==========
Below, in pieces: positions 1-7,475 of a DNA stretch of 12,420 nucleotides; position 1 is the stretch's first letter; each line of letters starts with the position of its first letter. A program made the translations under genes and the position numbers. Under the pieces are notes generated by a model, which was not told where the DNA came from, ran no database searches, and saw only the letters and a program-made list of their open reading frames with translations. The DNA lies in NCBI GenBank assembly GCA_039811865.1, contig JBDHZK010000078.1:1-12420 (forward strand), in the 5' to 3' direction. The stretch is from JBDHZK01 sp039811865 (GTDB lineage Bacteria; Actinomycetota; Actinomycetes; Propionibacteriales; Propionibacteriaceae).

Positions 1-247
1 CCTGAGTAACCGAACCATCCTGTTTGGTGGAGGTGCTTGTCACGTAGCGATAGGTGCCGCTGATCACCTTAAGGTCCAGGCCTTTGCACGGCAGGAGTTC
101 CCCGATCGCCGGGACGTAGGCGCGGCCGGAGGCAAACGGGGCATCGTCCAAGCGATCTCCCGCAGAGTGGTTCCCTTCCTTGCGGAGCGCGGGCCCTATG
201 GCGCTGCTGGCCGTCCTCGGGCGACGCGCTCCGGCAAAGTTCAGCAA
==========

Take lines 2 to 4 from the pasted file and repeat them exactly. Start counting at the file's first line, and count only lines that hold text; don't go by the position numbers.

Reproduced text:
Positions 1-247
1 CCTGAGTAACCGAACCATCCTGTTTGGTGGAGGTGCTTGTCACGTAGCGATAGGTGCCGCTGATCACCTTAAGGTCCAGGCCTTTGCACGGCAGGAGTTC
101 CCCGATCGCCGGGACGTAGGCGCGGCCGGAGGCAAACGGGGCATCGTCCAAGCGATCTCCCGCAGAGTGGTTCCCTTCCTTGCGGAGCGCGGGCCCTATG